Period cramps, also known as dysmenorrhea, typically occur due to the contraction of the uterus during menstruation. The uterus sheds its lining every month to prepare itself for potential pregnancy. The muscle contractions to expel the lining, triggered by the release of hormone-like substances called prostaglandins, can lead to discomfort and cramping.
The pain we feel as cramps can also be enhanced by other factors in the body. Hormonal changes and imbalances can increase sensitivity. Reduced blood flow in the uterine lining can also result in pain. Stress and anxiety can increase pain perception. Even things like genetics, age, and lifestyle can affect the caliber of cramps.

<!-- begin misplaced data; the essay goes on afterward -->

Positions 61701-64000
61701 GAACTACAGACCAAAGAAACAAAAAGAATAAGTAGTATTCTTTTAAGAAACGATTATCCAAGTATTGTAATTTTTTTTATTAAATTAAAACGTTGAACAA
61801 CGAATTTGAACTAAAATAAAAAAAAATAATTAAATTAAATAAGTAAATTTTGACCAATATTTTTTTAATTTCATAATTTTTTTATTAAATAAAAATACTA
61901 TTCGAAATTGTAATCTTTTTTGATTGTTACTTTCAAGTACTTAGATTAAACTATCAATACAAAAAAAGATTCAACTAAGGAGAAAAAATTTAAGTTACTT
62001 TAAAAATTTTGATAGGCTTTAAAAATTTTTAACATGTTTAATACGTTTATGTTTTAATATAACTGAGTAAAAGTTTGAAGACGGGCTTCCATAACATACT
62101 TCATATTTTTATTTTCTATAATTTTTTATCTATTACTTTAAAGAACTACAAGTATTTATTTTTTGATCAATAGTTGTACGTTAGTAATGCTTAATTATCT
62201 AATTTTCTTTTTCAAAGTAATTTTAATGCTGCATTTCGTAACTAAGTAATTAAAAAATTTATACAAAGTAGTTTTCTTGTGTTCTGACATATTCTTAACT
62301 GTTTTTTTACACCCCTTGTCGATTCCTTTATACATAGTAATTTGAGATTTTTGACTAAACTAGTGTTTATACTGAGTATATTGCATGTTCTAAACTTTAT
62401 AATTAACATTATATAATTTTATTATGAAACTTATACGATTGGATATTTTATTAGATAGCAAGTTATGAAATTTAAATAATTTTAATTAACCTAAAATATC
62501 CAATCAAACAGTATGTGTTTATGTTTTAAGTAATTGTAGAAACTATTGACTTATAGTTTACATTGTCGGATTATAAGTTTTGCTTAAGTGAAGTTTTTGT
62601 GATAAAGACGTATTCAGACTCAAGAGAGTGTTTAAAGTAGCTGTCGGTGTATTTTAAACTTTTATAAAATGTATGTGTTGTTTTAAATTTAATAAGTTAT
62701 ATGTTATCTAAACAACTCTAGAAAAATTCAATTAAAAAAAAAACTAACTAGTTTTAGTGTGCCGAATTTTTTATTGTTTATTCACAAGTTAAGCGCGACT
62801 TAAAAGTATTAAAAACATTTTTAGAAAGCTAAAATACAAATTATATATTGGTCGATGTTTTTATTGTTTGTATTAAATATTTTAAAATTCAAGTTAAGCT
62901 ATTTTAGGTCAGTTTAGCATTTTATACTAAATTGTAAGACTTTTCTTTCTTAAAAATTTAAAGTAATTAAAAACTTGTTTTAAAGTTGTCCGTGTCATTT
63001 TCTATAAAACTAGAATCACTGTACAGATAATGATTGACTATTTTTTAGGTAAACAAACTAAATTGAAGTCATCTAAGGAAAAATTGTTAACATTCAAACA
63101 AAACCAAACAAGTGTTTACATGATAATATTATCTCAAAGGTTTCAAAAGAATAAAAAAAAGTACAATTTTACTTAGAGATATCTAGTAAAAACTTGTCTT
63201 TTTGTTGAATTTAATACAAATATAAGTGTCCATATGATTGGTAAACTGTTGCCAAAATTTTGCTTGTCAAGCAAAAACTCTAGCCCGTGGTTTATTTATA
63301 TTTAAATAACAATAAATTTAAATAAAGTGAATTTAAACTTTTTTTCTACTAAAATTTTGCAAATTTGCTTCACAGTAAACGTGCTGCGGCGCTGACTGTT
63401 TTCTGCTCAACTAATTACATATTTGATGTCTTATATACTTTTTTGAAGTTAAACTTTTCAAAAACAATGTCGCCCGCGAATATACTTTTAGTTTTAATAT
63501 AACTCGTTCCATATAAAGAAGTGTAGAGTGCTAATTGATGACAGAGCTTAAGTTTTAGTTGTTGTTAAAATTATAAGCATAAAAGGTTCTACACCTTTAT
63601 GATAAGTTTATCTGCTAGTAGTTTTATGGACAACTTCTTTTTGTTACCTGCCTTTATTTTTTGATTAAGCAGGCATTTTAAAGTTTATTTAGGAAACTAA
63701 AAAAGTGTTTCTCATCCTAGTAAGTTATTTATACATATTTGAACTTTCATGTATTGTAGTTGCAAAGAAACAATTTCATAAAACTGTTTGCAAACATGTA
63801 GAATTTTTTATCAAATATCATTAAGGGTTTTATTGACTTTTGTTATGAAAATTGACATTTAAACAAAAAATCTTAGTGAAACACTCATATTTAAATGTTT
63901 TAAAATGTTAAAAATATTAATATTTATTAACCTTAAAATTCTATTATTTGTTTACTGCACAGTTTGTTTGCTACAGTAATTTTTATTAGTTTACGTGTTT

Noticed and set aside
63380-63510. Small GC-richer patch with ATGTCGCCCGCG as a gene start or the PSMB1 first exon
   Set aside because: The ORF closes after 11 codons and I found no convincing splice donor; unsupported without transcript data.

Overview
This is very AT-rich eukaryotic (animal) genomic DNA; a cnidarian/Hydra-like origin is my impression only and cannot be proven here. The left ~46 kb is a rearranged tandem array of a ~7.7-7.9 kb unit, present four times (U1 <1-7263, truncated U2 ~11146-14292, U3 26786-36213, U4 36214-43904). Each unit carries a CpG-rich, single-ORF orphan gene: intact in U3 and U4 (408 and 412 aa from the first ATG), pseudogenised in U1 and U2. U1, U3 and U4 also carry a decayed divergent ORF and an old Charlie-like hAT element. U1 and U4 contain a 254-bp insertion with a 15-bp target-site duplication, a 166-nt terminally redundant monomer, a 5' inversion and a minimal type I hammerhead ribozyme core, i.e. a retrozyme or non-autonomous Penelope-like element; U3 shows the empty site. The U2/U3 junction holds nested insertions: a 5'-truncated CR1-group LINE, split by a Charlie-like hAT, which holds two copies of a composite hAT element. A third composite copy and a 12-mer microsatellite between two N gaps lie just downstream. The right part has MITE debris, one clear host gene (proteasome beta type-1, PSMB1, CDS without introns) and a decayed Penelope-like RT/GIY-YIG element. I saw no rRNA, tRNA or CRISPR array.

Endometriosis can be another cause for extreme pain during periods. Endometriosis is a chronic condition where tissue similar to the uterine lining grows outside the uterus. During menstruation, the tissue also begins to break down and bleed, but it has no way to exit the body. It becomes trapped, which leads to swelling, pain, and the formation of scar tissue. It is a serious condition that should be discussed with a doctor if cramps are excessively painful.
For typical cramps, over-the-counter painkillers like ibuprofen can alleviate the pain. Heating pads or taking a warm bath can help relax the uterine muscles. Regular exercise and a balanced diet (reduced salt, sugar, caffeine, and processed foods) can ease cramps over time. Hormonal birth control, such as pills or IUDs, can regulate hormonal changes, leading to milder periods and cramps.